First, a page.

Newswise — Ecotourism was the subject of an international symposium hosted by Canisius College on January 18 and 19, 2015. The symposium brought together world-renowned scholars and practitioners from across the globe to discuss “Ecotourism: A Partnership with Nature?” Experts traveled from Tanzania, Mexico, Canada, and across the United States to attend the event.
Over the course of two days, the speakers and panelists examined the critical variables that underlie the ecotourism enterprise, reporting on the industry’s track record to date, and its promise for the future. “When done right, ecotourism should be a genuine partnership with nature in which two separate benefits are accrued: we humans are uplifted by close encounters with the natural world, while at the same time the cause of wildlife conservation is advanced,” noted Canisius Animal Behavior Professor Michael Noonan, PhD,” who hosted the symposium.
The symposium panel concluded that at present the industry is only about midway towards achieving that idealized equation, and a set of recommendations emerged from the symposium deliberations.
Animal welfare was repeatedly emphasized as a hallmark of good ecotourism by co-organizers David Fennell, PhD, professor, tourism and environment, Brock University, and Michael Noonan, PhD. “Going forward, the best practices in the ecotourism industry should adopt a ‘look, but don’t touch’ ethic in which direct interactions with wildlife should be minimized,” said Noonan. “While in some ways it is a pleasurable experience to climb on the back of an elephant for a ride we should be mindful of the pathway that led the elephant to that circumstance. There are important animal welfare issues to consider,” explained Fennell.
In addition, the industry should redouble its effort to emphasize educational and conservation themes so that clients return from their experiences as ambassadors for nature. “We want our ecotourists to go home and change their behavior and change their environment. There is still considerable room for improvement in this area,” said Fennell.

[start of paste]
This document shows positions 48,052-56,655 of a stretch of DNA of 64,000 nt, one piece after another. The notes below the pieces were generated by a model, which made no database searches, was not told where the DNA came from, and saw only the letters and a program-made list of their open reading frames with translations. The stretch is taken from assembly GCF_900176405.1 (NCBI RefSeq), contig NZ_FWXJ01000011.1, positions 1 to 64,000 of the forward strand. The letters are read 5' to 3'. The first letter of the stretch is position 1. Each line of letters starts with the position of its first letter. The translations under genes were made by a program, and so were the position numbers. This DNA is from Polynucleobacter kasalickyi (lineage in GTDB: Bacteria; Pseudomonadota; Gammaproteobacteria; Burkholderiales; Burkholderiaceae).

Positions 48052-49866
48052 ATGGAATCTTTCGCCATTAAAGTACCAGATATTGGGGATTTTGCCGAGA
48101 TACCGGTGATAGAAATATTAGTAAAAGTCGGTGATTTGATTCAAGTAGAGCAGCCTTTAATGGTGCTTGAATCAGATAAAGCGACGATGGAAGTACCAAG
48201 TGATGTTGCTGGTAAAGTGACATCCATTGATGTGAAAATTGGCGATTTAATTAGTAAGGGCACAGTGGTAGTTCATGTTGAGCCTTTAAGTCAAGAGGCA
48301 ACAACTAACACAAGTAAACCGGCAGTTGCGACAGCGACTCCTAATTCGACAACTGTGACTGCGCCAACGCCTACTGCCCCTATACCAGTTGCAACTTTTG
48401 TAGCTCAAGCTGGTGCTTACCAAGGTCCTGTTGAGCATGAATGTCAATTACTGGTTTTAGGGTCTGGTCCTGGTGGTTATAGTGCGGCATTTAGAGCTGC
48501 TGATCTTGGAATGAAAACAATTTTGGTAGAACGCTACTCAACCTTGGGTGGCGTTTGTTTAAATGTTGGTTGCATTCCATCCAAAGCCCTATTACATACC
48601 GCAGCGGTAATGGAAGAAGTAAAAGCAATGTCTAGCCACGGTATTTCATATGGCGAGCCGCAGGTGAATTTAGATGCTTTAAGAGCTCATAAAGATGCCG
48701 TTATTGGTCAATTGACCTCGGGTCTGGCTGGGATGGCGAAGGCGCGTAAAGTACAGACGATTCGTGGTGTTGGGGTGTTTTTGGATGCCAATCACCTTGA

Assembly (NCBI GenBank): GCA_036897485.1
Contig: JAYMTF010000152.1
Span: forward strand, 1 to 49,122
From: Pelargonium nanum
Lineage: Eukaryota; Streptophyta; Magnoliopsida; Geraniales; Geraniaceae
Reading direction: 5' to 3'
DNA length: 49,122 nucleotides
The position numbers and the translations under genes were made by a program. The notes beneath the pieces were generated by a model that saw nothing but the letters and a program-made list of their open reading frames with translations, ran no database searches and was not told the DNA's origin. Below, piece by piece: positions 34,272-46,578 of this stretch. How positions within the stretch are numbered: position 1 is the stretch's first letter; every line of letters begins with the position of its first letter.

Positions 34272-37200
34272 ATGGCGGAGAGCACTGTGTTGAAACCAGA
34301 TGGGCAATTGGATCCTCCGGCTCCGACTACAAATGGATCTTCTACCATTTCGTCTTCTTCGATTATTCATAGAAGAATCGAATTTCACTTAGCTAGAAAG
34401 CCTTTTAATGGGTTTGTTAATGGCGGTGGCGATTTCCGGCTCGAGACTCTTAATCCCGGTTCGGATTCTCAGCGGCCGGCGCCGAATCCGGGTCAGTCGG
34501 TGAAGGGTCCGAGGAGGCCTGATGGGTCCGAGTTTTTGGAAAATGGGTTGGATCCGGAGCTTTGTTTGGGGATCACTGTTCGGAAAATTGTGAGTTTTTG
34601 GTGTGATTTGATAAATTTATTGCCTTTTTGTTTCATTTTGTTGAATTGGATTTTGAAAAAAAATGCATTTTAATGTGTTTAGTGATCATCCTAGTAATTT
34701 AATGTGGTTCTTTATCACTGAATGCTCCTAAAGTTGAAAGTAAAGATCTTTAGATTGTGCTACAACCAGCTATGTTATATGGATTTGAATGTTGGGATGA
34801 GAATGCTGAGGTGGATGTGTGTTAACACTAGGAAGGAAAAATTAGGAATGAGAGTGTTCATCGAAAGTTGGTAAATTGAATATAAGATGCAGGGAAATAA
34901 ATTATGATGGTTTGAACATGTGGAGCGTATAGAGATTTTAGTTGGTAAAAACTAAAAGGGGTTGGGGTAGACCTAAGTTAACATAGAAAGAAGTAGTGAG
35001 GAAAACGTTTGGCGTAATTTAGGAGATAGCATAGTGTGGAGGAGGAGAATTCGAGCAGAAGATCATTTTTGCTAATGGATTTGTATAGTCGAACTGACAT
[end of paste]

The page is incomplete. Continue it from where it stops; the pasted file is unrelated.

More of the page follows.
The importance of greater involvement with local communities was emphasized throughout the symposium. “Culture frames our values and attitudes about animals and it frames our attitudes about ecotourism as well,” explained Fennell.
“The welfare and involvement of indigenous communities should be an important involvement in ecotourism enterprise,” added Kelly Bricker, PhD, interim chair of parks, recreation and tourism, University of Utah. “The human element as part of the ecosystem is an important part of the equation.”
In the end, it was recognized that in an increasingly urbanized world, ecotourism is playing a greater and greater role in the ways in which humans encounter and learn about the natural world. Accordingly, there is a moral imperative for the ecotourism industry to conduct its business with a true sensitivity to ecology, animal welfare, and social justice themes. When done right, ecotourism can and should be a true partnership with nature.
The two-day event was sponsored by the Canisius College Institute for the Study of Human Animal Relations (ISHAR), Brock University’s Department of Tourism Management and the William H. Fitzpatrick Institute of Public Affairs and Leadership at Canisius.
The Canisius College Institute for the Study of Human-Animal Relationships (ISHAR) is at the forefront of Human-Animal Studies, engaging Canisius students and members of our community in dialogs on pressing issues. To learn more about ISHAR visit http://canisiusishar.org/
The college’s graduate program in anthrozoology focuses on humanity’s relationship with other species. The only program of its kind in the United States, the Anthrozoology Program examines the relationships between people and their companion animals, in addition to animals in art, literature, science agriculture and zoos. For additional information, visit www.canisius.edu/anthrozoology.
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